In May of 1863, as Major General Ulysses S. Grant’s army was advancing on Vicksburg, Mississippi, another Federal force was surrounding the only other Confederate stronghold left on the Mississippi River at Port Hudson, Louisiana, about 110 miles to the south. Major General Nathanial Banks’ 19th Corps with over 30,000 troops, faced roughly 7,000 Confederates under Major General Franklin Gardner in the well fortified garrison. Banks planned on capturing Port Hudson quickly and then marching north to assist Grant at Vicksburg. But Nathanial Banks was no Ulysses Grant, and the fighting at Port Hudson would last longer and cost more lives than the 19th Corps commander anticipated.
One of the 19th Corps regiments that bore the brunt of the fighting was the 8th New Hampshire Infantry, under the command of Colonel Hawkes Fearing, Jr. The 8th New Hampshire was one of four regiments in the Second Brigade of the Corps’ Third Division. The regiment had been in Louisiana for over a year, had seen action and taken casualties, but not on the scale they would experience at Port Hudson. Continue reading “The 8th New Hampshire Infantry at Port Hudson” »
Richard is of Old German origin and means “powerful leader”.
Birthday: January 27, 1826
Birth Name: Richard Taylor (often referred to
as Dick Taylor)
Birthplace: Louisville, Kentrucy
Date of Death: April 12, 1879
Cause: Complications from rheumatoid arthritis
Place of Death: New York City
Height: 5′ 8 1/2″
Occupation before Civil War:
Sugar cane plantation owner; Louisiana State Senator
Occupation during Civil War:
Officer in Confederate army, rising
from Colonel to Lieutenant General
Occupation after Civil War: Lobbyist, part
owner of a New Orleans canal company, author
First Bull Run. Stonewall Jackson’s Valley Campaign,
The Seven Days battles, 1863 battles in the
Bayou Teche region of Louisiana, Red River Campaign.
Father: Zachary Taylor (Nov. 24, 1784-July 9, 1850)
Zachary Taylor was 12th President of the United States
Mother: Margaret Taylor (Sept. 21, 1788-Aug. 14, 1852)
Sister: Ann Margaret Taylor (April 9, 1811-Dec. 2, 1875)
Sister: Sarah Knox Taylor (March 6, 1814-Sept. 15, 1835)
Sister: Ocatavia Taylor (Aug. 16, 1816-July 8, 1820)
Sister: Margaret Smith Taylor (July 27, 1819-Oct. 22, 1820)
Sister: Mary Elizabeth Taylor (April 20, 1824-July26, 1909)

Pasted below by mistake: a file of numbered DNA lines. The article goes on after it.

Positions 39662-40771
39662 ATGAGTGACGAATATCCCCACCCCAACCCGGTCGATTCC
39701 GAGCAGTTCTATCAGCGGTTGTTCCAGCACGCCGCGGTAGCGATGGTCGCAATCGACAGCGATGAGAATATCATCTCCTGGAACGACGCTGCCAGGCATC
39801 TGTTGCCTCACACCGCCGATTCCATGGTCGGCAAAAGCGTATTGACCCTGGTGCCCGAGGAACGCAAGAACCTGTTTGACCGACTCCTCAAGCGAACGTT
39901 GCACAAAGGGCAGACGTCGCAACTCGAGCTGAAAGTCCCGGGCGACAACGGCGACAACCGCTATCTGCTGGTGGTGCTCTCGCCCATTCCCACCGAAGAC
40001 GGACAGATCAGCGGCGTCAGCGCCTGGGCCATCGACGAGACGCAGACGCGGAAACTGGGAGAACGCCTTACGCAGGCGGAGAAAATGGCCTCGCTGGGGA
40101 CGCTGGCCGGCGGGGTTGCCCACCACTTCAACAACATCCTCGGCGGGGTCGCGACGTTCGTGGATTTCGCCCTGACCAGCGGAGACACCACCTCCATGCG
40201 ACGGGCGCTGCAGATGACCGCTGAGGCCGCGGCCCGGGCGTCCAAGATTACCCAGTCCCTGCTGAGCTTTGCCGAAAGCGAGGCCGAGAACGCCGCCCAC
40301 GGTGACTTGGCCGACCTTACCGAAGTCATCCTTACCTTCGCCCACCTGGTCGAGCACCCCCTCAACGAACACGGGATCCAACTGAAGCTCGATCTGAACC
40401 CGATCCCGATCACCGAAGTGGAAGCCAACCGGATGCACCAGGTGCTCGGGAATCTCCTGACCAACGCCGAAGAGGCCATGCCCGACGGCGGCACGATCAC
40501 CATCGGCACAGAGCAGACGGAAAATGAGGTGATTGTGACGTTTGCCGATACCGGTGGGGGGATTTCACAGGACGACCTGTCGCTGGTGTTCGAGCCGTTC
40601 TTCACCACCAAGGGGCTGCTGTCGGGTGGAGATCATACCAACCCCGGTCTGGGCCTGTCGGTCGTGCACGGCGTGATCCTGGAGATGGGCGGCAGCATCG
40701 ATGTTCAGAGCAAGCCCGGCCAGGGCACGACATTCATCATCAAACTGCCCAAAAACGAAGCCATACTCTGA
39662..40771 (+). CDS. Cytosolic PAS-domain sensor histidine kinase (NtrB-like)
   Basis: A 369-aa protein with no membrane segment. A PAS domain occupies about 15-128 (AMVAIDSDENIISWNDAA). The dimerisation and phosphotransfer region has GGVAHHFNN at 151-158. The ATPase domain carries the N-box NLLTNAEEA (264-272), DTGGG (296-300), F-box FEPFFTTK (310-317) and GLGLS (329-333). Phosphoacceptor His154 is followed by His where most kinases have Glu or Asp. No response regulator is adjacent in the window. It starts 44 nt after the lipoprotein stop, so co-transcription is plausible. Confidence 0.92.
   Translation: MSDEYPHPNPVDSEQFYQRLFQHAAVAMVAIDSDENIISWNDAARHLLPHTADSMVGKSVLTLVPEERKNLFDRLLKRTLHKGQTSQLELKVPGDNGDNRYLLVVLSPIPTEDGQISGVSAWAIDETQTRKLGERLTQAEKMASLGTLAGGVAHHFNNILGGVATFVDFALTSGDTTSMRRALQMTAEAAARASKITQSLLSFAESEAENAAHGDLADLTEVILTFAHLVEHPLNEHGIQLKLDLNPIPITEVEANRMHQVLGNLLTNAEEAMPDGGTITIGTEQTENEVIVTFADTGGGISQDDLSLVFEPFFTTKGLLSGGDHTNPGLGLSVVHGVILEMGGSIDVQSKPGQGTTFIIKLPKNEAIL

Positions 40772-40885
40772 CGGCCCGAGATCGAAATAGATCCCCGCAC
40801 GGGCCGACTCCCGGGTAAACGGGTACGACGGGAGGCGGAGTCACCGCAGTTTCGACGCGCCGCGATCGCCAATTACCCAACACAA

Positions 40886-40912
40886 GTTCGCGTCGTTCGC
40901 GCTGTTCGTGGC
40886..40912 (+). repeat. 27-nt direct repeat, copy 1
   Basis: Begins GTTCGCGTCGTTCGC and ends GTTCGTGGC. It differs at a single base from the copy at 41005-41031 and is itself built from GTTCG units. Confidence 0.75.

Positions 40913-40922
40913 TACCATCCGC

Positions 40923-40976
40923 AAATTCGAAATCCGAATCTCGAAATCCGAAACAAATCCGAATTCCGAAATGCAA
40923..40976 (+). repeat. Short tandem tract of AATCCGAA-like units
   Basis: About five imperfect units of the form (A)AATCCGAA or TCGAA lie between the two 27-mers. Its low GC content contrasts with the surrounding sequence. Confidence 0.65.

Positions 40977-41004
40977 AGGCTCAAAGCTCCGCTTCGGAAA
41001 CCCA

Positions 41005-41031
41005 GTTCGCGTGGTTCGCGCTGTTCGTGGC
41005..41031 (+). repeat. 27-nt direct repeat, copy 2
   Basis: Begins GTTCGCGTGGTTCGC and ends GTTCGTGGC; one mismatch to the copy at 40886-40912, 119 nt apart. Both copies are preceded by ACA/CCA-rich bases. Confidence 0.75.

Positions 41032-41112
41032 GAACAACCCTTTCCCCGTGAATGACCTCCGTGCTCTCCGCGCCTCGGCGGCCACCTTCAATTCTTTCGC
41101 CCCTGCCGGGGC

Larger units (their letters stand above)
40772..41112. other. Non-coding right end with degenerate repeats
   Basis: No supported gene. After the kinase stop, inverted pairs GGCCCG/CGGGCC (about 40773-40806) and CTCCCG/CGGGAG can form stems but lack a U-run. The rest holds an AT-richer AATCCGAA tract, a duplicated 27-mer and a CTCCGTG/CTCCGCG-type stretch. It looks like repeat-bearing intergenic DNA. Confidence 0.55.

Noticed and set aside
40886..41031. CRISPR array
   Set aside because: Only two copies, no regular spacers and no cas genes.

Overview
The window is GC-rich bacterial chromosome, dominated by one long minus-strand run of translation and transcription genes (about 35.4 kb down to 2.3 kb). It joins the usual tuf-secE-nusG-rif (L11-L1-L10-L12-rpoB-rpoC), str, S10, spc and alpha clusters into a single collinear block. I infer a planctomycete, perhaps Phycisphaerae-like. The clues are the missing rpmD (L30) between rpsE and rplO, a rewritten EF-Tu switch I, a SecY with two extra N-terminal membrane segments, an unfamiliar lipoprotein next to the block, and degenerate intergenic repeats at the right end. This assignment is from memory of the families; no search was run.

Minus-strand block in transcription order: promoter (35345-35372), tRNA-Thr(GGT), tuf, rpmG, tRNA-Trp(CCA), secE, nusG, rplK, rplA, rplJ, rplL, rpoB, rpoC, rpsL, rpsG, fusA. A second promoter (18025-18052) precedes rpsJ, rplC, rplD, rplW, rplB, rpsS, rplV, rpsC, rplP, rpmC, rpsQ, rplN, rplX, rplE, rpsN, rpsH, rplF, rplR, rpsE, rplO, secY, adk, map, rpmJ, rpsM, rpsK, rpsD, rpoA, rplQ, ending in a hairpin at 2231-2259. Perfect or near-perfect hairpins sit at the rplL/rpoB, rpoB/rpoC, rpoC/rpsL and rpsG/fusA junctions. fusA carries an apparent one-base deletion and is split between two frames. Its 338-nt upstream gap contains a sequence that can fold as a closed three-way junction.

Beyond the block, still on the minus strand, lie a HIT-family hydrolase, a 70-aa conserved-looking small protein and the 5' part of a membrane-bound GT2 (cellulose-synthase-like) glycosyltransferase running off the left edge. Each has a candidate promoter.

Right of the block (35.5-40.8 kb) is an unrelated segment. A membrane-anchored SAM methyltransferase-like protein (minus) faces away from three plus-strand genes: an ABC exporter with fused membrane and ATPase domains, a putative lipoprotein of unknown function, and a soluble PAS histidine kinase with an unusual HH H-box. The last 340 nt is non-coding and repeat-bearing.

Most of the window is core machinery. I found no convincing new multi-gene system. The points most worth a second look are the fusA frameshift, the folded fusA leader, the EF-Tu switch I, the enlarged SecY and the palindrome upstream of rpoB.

Sarah Knox Taylor was the first wife of future
Confederate President Jefferson Davis
Married: Louise Marie Bringier Feb. 10, 1851
(January 28,1834-March 16, 1875)
Daughter: Louise Margaret Taylor (Jan. 6, 1852-Sept, 2, 1901)
Daughter: Elizabeth Taylor (July 1854-1936)
Son: Zachary Taylor (June 1857-April 17, 1863)
Son: Richard Taylor, Jr. (June 1860-May 20, 1863)
Daughter: Myrthe Bianca Taylor (November 1864-1942)
Richard Taylor: Soldier Prince of Dixie
by T. Michael Parrish
Destruction and Reconstruction–Personal Experiences of the Late War
by Richard Taylor
After the Emancipation Proclamation went into effect in January 1863, the northern states began recruiting African American regiments for military service. The first northern regiment of African American soldiers to head south was the 54th Massachusetts Infantry, the unit featured in the 1989 film Glory. Although the enlisted men in these regiments were black, the officers were white, and often they were combat veterans of other regiments who transferred in after being recruited or recommended for the posts. Robert Gould Shaw, the Colonel of the 54th Massachusetts, had been recruited from the 2nd Massachusetts Infantry and had fought at the battles of Cedar Mountain and Antietam.
Another officer in the 54th was Garth W. James, a brother of the 19th and early 20th century writer Henry James. Born on July 21st, 1845, James was just 17 years old when he enlisted in the 44th Massachusetts Infantry in the summer of 1862. He rose to the rank of Sergeant and saw action along the North Carolina coast. James was recommended by his commanding officer for an officer’s commission with the 54th, and he was mustered in as the Regimental Adjutant and a 1st Lieutenant in the spring of 1863.
The 54th left Massachusetts for South Carolina on May 28th and arrived at Hilton Head on June 3rd. The regiment first saw action on July 16th on James Island before being moved to Morris Island, where Major General Quincy Gillmore was preparing an assault on Fort Wagner, one of the defenses of heavily fortified Charleston Harbor. The 54th was to lead the charge and would be followed by nine white regiments from two infantry brigades.
Garth James participated in the July 18th assault on Fort Wagner and wrote an account of the action after the war. Here are some excerpts from that account, beginning just prior to the early evening attack, when Brigadier General George C. Strong, the 54th’s brigade commander addressed the unit. Continue reading “Captain Garth W. James of the 54th Massachusetts Recalls the Assault on Fort Wagner” »